Unhooking From Hopeful Hooks

Recently I’ve been reflecting on the concept of hope because of the maelstrom of change and uncertainty that is spinning around the globe. I have noticed that many people are refusing to engage with how these challenges may manifest and choosing instead, to be filled with the hope that with a hop, skip and a jump humanity will move into a far more conscious way of being. Some speak of us standing on the threshold of a brand-new Golden Era, where ‘awakened’ people will live in complete harmony with the natural world. Unquestionably, this does sound appealing.

Then a thought dropped into my mind, which said, ‘Unhook for hopeful hooks.’

To begin with, I was baffled. Surely, hope is about the optimistic belief that there is a better outcome to what’s happening in the moment. As Desmond Tutu says, ‘Hope is being able to see that there is light despite all of the darkness.’

Personally, I couldn’t have survived thus far without hope. During several bleak times in my life hope has pushed, shoved and hauled me forwards. It’s given me a blind faith not to give up even when I felt so battered by life that I couldn’t see the point of it anymore. Therefore, over the years I have come to understand that hope is part of the human condition, which acts as the counterbalance to despair. This has helped me to develop a strong affinity with hope and what it means to have hope walking beside me when my skies turn grey.

So, why should I unhook from hopeful hooks? Surely this is a time in human history when we all need to grasp onto hope for dear life. I sat down in my meditation chair to ask for clarity. And, this is what came to me: there are two levels to hope; a higher vibration of hope and a lower vibration of hope. The higher vibration of hope gives us strength and resilience when we really need it. The lower vibration of hope is when we turn it into hopeful hooks to feed our illusions.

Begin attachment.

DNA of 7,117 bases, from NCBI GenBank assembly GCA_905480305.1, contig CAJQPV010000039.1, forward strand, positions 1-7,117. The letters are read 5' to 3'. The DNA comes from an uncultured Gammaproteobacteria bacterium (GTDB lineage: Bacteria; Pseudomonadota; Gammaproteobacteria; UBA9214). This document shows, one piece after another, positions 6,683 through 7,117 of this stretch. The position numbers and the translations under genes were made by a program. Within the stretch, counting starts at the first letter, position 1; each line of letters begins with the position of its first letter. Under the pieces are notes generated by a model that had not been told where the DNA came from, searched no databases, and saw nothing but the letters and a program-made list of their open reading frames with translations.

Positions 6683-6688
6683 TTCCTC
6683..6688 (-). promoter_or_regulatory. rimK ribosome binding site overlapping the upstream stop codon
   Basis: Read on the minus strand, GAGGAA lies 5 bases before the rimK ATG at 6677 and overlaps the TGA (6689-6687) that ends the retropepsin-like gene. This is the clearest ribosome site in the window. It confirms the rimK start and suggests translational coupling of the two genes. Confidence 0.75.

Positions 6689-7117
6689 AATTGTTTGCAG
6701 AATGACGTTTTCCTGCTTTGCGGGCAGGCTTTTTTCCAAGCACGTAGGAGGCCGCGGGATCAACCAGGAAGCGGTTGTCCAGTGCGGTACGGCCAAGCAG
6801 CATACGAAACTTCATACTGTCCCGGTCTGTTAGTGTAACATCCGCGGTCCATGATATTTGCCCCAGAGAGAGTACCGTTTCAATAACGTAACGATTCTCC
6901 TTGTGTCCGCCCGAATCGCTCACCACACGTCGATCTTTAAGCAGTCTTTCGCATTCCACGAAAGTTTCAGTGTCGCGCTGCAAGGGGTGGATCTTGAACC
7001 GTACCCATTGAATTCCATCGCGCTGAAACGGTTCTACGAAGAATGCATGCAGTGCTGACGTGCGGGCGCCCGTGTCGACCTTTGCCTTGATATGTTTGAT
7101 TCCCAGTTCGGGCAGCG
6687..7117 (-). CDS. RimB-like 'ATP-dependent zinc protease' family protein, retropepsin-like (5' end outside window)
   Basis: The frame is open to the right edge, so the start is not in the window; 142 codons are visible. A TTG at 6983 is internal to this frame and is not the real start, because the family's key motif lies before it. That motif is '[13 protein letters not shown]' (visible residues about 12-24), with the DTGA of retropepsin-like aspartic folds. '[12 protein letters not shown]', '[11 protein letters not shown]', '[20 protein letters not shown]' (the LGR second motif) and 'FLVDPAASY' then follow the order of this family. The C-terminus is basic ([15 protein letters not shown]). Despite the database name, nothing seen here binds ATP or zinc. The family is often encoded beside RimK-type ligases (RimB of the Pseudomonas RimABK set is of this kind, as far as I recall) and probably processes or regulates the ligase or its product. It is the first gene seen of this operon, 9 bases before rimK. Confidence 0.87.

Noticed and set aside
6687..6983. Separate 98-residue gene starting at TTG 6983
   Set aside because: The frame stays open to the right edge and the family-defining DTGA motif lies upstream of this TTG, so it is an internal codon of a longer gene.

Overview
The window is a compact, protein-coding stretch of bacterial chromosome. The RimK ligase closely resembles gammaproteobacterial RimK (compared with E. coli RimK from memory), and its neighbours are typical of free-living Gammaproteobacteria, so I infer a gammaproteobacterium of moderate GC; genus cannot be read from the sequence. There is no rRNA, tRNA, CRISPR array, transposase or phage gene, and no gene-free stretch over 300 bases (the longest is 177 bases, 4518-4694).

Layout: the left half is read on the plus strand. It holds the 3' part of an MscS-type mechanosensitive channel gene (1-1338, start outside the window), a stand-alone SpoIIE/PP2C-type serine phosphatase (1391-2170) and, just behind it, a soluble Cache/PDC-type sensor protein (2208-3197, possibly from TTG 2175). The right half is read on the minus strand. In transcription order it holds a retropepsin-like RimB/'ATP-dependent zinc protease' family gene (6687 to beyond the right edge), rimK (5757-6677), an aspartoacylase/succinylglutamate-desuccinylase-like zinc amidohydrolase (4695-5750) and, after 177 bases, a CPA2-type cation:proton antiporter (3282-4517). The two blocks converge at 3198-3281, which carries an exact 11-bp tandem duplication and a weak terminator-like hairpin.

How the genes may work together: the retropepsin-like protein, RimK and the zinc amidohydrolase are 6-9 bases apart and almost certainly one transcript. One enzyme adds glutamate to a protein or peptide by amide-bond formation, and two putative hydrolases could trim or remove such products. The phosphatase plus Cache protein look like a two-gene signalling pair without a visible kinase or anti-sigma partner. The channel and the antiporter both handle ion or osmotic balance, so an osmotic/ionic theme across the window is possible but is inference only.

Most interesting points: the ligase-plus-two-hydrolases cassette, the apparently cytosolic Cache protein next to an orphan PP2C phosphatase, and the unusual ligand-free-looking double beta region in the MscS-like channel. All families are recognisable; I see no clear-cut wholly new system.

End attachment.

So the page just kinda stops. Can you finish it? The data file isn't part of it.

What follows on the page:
We humans have an extraordinary instinctive desire to survive, no matter what the world is throwing at us. So, our hopeful hooks are what we cast towards any passing flotsam and jetsam, which can help us to keep our noses above the water level. However, whatever our hopeful hooks have attached to can be precarious in nature. For example, ‘I know he loves me, he’s just doesn’t realise yet.’ ‘This time next year everything will be fine.’ ‘Once this deal is on the table, I will be a millionaire.’ ‘When I find my soul-mate, I will never feel lonely again.’

In other words, hopeful hooks take us out of the rigours of the present into an imaginary golden future.

There’s nothing wrong in imaging a great future (the New Age multi-billion-dollar industry is built on it), but as I have discovered myself, we can’t just jump into it. We need to work towards it with care, focus and integrity, making the inner changes that we need to do to in order to create a far more positive outcome. Otherwise our hope-filled dreams either fall apart or disappear as quickly as they appear.

Therefore, it’s important to understand that hope has its own dark side, which is illusion. Illusion is a cunning phenomenon because it can seem very real in our imagination. In fact, it can feel so real that it tricks us into believing that it is real, and everything becomes dependent on this illusion coughing up what we desire. However, by their very nature, illusions are incapable of doing this, so we throw out yet more hopeful hooks in desperation to make our lives better. This ends up as an exhausting game of chance until we realise the truth of what’s happening.

I now understand that when we unhook from the illusions of our hopeful hooks, the higher vibration of hope can step forward to help us to align with our higher self to create the best possible scenarios for who we are and how we chose to live our life. Things flow because this higher vibration of hope means we become unattached to the outcome. We understand that whatever manifests is often a stepping-stone to something else to help us fulfil what we are called to do in this lifetime. And, irrespective of what storms are brewing around us, we become aware that the world continues to work in mysterious ways. Sometimes not getting what we ‘want’ may turn into the greatest gift we can image.